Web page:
The company, in which German billionaire Susanne Klatten owns a 28% stake alongside smaller stakes held by carmakers BMW and Volkswagen, also warned profit this year would fall short of a forecast it affirmed just last week.
SGL shares fell 32% to 3.68 euros in morning trade, set to mark their biggest one-day decline. The fall put the company's market value below 450 million euros, in what a local trader described as an "absolute disaster" for investor confidence.
BMW and Volkswagen tussled for control of SGL in 2011, driving its market value above 3 billion euros in anticipation that carbon fibre-reinforced parts would be used more widely in electric vehicles.
But the business failed to live up to expectations.
In a statement late on Wednesday, SGL - whose carbon fibre is used in auto parts and wind turbines - said its forecasts for the 2020-2022 period had become obsolete and restructuring measures were being considered.
It also said it expected adjusted operating profit this year would fall 10 million euros (9.2 million pounds) below last year's level of 65 million euros instead of being flat as previously expected.
Cost overruns in a large order - for rotor-blade materials from a wind energy company - were partly to blame for the bleaker outlook, a spokesman added.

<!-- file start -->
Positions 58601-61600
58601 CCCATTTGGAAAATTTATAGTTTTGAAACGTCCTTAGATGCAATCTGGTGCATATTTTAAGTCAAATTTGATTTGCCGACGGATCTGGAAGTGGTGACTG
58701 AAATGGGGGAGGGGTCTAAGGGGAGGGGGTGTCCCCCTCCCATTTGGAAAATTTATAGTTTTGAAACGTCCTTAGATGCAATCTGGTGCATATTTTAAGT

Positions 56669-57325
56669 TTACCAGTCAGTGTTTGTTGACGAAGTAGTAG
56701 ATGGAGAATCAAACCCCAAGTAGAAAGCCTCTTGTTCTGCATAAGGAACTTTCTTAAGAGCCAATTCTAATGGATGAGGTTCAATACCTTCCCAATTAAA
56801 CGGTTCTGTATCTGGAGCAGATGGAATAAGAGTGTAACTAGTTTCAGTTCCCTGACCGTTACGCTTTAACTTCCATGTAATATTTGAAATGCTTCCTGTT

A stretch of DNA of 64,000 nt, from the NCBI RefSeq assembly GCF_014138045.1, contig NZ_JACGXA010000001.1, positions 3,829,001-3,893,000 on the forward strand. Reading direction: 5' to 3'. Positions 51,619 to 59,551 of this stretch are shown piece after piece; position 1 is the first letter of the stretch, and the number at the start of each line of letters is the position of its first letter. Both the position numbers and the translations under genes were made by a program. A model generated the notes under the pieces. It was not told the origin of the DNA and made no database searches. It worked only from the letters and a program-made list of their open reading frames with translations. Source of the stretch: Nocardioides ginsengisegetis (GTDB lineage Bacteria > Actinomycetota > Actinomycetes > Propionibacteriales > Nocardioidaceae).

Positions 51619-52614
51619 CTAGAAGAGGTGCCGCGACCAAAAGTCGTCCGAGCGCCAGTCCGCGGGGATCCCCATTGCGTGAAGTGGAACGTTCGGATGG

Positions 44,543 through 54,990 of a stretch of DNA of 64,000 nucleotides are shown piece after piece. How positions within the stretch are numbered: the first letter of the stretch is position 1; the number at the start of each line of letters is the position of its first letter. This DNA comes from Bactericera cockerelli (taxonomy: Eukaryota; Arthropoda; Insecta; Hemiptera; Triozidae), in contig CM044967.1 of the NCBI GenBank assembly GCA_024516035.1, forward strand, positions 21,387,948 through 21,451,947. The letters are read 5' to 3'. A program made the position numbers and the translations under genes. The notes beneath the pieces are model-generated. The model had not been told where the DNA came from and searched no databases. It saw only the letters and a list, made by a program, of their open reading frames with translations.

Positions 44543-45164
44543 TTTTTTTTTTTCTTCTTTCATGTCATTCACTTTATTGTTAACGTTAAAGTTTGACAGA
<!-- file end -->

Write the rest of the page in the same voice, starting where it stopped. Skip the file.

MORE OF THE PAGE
The wind energy industry is being weaned off the generous state subsidies on which it was built.
Turbine maker Vestas on Thursday said earnings were hit by competitive markets and tariffs while rival Nordex, in which Klatten also holds a stake, has coped better with price pressure this year.
Christian Obst, an analyst at brokerage Baader Helvea, said Klatten - who also owns a stake in BMW that she inherited from her father Herbert Quandt - could opt to buy out SGL. A spokesman for Klatten declined to comment on her plans with SGL.
SGL said CEO Juergen Koehler would step down at the end of the month with Klatten, head of the non-executive supervisory board, showing "complete respect and understanding for this decision". SGL did not name a successor.
The company's graphite and carbon products go into semiconductor production gear, anodes of lithium-ion batteries as well as lightweight parts in BMW electric vehicles and luxury sedans.
A business that makes graphite electrodes for steel furnaces - once SGL's major cash generator - was sold in 2017 after it came under pressure from Chinese rivals.
(Additional reporting by Patricia Weiss; Editing by John Stonestreet, Michelle Martin and Deepa Babington)
By Ludwig Burger